plan was to work by herself and basically serve as a “for hire” tools, diagnostic equipment, and reference books; $1,700 for a
computer consultant and troubleshooter for her customers. laptop computer, software, and accessories; $350 for an initial
In a a very well written case, witha strong argument, in 3 pages for the famous case Rocky soccer Academy.
While some of you may have significant experience analyzing and preparing business cases, others may be new to the process. Both groups can benefit from the guidelines provided on the following pages. In particular, be sure to follow the format guidelines outlined in Writing and Formatting section below.
6-step Case Analysis Process
Step 1. Management Dilemma. The dilemma is a signal of an underlying problem. It is not what you need to do or the company’s problem. It is the event or indicator (metric) that led you to think that there was a problem? Although there may be many dilemmas in the case, I want you to focus on one. Examples of a management dilemmas are decreasing profits, lack of competitive advantage, slow market growth, etc.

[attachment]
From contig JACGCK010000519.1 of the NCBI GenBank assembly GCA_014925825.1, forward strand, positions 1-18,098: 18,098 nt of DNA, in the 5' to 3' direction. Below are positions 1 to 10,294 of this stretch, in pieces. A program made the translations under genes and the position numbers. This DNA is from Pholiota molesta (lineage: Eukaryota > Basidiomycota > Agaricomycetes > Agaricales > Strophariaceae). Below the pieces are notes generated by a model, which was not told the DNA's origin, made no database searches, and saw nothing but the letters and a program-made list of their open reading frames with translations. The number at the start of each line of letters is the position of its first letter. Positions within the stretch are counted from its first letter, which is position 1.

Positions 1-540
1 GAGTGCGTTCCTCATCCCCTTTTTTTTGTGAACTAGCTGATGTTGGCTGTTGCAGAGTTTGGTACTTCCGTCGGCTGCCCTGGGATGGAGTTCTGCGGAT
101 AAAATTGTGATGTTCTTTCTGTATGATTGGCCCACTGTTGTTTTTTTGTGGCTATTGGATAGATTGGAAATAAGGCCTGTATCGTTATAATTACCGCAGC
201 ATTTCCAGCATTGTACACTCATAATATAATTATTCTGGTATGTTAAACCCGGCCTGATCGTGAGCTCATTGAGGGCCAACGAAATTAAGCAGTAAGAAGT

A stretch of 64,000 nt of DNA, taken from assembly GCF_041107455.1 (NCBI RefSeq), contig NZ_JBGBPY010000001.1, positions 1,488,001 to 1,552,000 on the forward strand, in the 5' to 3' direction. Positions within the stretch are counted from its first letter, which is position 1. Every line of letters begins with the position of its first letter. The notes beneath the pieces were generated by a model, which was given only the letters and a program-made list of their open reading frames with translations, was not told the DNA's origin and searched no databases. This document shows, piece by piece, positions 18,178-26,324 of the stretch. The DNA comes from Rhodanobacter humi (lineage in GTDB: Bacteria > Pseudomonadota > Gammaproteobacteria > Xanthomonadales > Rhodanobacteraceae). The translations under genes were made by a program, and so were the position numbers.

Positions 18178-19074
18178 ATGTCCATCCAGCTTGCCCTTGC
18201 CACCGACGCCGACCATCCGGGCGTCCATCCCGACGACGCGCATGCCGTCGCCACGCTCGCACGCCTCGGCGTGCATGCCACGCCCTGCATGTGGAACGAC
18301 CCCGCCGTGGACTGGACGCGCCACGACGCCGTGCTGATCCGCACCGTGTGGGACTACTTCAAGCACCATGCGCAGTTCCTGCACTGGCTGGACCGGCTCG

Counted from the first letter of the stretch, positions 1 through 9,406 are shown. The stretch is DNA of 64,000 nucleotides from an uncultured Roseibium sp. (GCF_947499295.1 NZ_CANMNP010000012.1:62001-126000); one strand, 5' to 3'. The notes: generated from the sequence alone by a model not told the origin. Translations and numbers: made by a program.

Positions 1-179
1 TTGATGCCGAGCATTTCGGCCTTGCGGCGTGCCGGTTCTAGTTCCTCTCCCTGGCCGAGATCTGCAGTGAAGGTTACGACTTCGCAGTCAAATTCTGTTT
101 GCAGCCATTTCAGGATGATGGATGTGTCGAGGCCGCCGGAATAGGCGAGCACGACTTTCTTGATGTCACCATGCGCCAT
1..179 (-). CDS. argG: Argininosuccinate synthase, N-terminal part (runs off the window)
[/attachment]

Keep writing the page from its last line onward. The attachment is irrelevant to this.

Step 2. Situation Analysis. A situation analysis is an analysis of the key factors in the case — it is not a summary of the key factors in the case. The SA represents an opportunity to integrate key points and apply course theory. The goal of the SA is to identify the core problem behind the management dilemma that you identified in Step 1. Try to avoid falling into the trap of confusing symptoms with problems. Declining sales, increasing costs, low morale are symptoms that are commonly identified as problems. You need to figure out why these symptoms are occurring. Also, do not make recommendations in the SA.